The “missing tax form” scam: You receive an email or text message saying that you’re missing a tax form and that you need to submit it immediately. The message will ask you to click on a link to submit the form. 

The Phone Phishing Predator: A “friendly” agent claiming to be from the IRS calls, demanding immediate payment for alleged tax debts or threatening legal action. Hang up! The IRS will never initiate contact this way. Capital One confirms, “the IRS won’t threaten you with arrest or call you out of the blue to demand money.” 

The Desperate Plea of the Fake Charity: During tax season, scam charities may ramp up their efforts, posing as legitimate organizations and using emotional appeals to pressure you into donating quickly. Be wary of unsolicited pleas, especially those promising tax deductions. Always research any charity thoroughly before donating and never give out personal information or financial details in response to unsolicited requests.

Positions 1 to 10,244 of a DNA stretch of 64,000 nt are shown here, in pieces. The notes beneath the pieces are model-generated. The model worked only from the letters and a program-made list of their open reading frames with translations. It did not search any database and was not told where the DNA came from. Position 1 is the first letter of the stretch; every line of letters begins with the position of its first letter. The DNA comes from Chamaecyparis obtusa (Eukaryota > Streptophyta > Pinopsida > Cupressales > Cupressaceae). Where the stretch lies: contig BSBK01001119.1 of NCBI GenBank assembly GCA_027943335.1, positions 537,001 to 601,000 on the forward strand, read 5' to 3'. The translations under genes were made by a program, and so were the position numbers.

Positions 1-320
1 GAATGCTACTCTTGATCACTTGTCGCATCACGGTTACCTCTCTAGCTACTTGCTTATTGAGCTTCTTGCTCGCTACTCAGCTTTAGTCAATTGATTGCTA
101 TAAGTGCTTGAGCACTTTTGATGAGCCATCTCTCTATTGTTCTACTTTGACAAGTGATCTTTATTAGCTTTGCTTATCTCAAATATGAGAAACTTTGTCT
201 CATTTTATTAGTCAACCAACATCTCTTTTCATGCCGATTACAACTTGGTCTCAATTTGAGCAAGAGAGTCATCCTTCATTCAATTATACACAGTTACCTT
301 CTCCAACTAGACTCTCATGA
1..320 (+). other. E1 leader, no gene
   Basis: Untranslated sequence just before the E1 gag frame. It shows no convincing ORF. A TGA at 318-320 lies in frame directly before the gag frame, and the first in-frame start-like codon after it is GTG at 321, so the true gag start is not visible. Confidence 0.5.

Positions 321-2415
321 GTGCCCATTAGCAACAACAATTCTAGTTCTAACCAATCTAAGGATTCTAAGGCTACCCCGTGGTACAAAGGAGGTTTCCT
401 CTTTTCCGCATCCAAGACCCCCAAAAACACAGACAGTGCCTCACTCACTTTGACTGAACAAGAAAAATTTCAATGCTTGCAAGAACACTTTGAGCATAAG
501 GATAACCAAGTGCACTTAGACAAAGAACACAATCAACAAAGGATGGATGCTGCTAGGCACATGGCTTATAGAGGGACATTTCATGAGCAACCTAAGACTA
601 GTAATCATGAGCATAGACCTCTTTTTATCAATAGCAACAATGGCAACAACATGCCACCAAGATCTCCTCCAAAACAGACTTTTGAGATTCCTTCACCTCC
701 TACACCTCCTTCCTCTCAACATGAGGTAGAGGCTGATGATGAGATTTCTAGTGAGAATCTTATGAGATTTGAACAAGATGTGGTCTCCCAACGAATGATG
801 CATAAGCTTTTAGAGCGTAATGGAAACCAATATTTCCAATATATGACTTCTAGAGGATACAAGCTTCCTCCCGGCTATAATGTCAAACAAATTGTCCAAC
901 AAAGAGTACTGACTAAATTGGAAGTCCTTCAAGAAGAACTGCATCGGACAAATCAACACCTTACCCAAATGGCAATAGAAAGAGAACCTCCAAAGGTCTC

The Ghost Tax Preparer: Beware of “tax preparers” who offer unrealistically high refunds or fast turnaround times. They may file inaccurate returns, steal your identity, or leave you on the hook for penalties and interest. Always choose a reputable and professional tax preparer, preferably one with an IRS Preparer Tax Identification Number (PTIN). 

The Offer in Compromise Scam: Scammers may claim they can get your tax debt significantly reduced through an Offer in Compromise (OIC) program, even if you’re not eligible. The IRS has a specific process for applying for an OIC, and it’s best to do it directly through them or a reputable tax professional. 

The “Pay Your Taxes with Gift Cards” Trap: The IRS will never ask you to pay your taxes with gift cards. This is a clear scam, and any message suggesting it should be ignored. 

How to avoid tax season phishing scams 

Scammers often employ urgency tactics to pressure you into making rash decisions. Watch out for phrases like “immediate action required,” “limited-time offer,” or “your account will be closed.” Trust your gut instinct and remember, legitimate communications are rarely urgent or threatening.  

Here are a few tips to help you avoid tax season phishing scams: 

Link Skepticism: Hover over any link before clicking. A suspicious URL or domain name should ring alarm bells.